New York Governor Andrew Cuomo has deployed a SWAT team to State University of New York College in Oneonta to help contain an increase in coronavirus cases that have developed at school.
The state team will include 71 contact tracers and eight investigators, Cuomo said Sunday.
In an effort to control the outbreak, New York State will also open three free rapid testing sites in the town of Oneonta that will be open to all residents of the town by appointment.
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Cases of the virus started appearing last week when the university officially welcomed undergraduates for the fall semester. Since then, the total number of confirmed COVID-19 cases from SUNY Oneonta has reached 105, representing 3% of faculty, staff and students who are on campus or use campus facilities, according to university officials.
“Colleges are the canary in the coal mine, and a 3 percent infection rate is high in a congregation situation, similar to a dense urban environment where people take public transportation,” Cuomo said. “This is why we are deploying state resources to contain the new COVID cluster at SUNY Oneonta”,
To further help cope with the increase in cases, SUNY Chancellor Jim Malatras has announced a two-week suspension from in-person teaching at the SUNY Oneonta campus. The suspension will be in effect until September 13, according to Cuomo State guidelines.
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Cuomo praised Malatras for his actions, saying, “The Chancellor is doing exactly the right thing at Oneonta and I think he’s taking the good deeds through SUNY, and I think private colleges really should follow suit. ”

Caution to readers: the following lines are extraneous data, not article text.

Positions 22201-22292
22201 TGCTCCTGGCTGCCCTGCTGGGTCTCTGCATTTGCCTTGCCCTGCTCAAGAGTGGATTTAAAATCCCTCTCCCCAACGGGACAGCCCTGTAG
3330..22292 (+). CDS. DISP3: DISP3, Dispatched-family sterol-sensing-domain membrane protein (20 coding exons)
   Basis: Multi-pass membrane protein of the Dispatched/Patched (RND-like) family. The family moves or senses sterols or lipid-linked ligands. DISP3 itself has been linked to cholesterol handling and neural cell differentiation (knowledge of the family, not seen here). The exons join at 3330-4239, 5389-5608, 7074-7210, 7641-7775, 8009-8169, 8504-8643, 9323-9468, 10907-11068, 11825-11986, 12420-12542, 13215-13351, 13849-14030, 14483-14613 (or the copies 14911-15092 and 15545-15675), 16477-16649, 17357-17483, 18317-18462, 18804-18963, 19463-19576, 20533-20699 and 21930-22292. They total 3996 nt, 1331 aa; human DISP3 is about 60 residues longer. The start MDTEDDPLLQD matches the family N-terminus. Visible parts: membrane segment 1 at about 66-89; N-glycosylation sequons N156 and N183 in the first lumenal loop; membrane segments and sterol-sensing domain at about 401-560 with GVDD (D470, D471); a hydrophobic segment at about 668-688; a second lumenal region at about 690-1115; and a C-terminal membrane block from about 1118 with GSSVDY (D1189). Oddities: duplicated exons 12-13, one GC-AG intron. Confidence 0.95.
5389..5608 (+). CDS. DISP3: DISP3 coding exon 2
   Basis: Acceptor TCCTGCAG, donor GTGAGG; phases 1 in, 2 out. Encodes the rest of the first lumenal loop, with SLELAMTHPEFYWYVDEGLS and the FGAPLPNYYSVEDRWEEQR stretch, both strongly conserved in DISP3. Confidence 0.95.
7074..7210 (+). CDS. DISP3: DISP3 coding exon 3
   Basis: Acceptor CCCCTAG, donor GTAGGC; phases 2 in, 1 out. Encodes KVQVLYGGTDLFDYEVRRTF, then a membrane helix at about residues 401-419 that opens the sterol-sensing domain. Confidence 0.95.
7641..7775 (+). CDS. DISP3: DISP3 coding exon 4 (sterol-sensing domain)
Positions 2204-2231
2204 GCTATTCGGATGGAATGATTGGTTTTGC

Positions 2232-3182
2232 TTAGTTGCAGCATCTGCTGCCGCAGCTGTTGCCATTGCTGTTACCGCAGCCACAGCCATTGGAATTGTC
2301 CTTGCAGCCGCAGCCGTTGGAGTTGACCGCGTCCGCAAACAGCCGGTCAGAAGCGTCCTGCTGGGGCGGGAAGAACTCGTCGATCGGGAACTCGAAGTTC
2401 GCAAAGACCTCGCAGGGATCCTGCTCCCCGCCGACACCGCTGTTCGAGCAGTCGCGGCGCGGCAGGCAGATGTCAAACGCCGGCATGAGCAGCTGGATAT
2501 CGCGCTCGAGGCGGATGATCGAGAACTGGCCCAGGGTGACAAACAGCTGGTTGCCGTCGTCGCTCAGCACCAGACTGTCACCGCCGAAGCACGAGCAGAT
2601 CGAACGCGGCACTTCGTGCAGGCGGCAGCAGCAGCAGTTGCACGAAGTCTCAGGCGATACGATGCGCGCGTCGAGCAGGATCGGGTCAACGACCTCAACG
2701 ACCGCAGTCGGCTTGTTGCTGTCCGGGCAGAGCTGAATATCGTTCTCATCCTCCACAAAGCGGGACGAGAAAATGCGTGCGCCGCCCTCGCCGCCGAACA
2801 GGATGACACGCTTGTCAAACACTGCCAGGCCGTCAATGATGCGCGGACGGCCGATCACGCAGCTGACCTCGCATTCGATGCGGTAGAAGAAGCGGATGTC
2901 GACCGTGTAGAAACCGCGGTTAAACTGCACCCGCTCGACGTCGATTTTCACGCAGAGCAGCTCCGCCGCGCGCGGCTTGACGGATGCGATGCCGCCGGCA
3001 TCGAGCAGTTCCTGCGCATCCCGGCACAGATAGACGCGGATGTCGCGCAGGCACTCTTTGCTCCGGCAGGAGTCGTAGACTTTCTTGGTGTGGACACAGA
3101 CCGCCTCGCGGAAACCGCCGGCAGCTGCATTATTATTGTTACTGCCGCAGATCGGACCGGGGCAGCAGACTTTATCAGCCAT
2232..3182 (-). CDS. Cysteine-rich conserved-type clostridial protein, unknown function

Malatras’ directive aligns with Cuomo’s Aug. 27 directive regarding mitigation measures colleges should take if their COVID-19 infection rate exceeds a certain level.
As per the governor’s guidelines, colleges must switch to distance learning and suspend in-person activities on campus for two weeks once they reach 100 confirmed cases of COVID-19 or an outbreak corresponding to 5% of the population.
If a school achieves this mark, it is required to return to distance learning with limited activity on campus for two weeks while the situation is assessed by health officials. If the local health department finds that the college cannot contain the outbreak even after the two week period, the school may be required to continue distance learning or authorities may impose other mitigation measures. in consultation with the state health department.
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If clusters of positive cases emerge in particular areas of a campus while they are still below 5% or less than 100 students, but “strain the college’s ability to isolate and contact the trace.” , the college must move to 100% distance education “with a -campus activity,” the guidelines say.
As a school tries to contain an outbreak, “sports and other extracurricular activities must be suspended, and dining options must switch to take-out only,” according to the guidelines.
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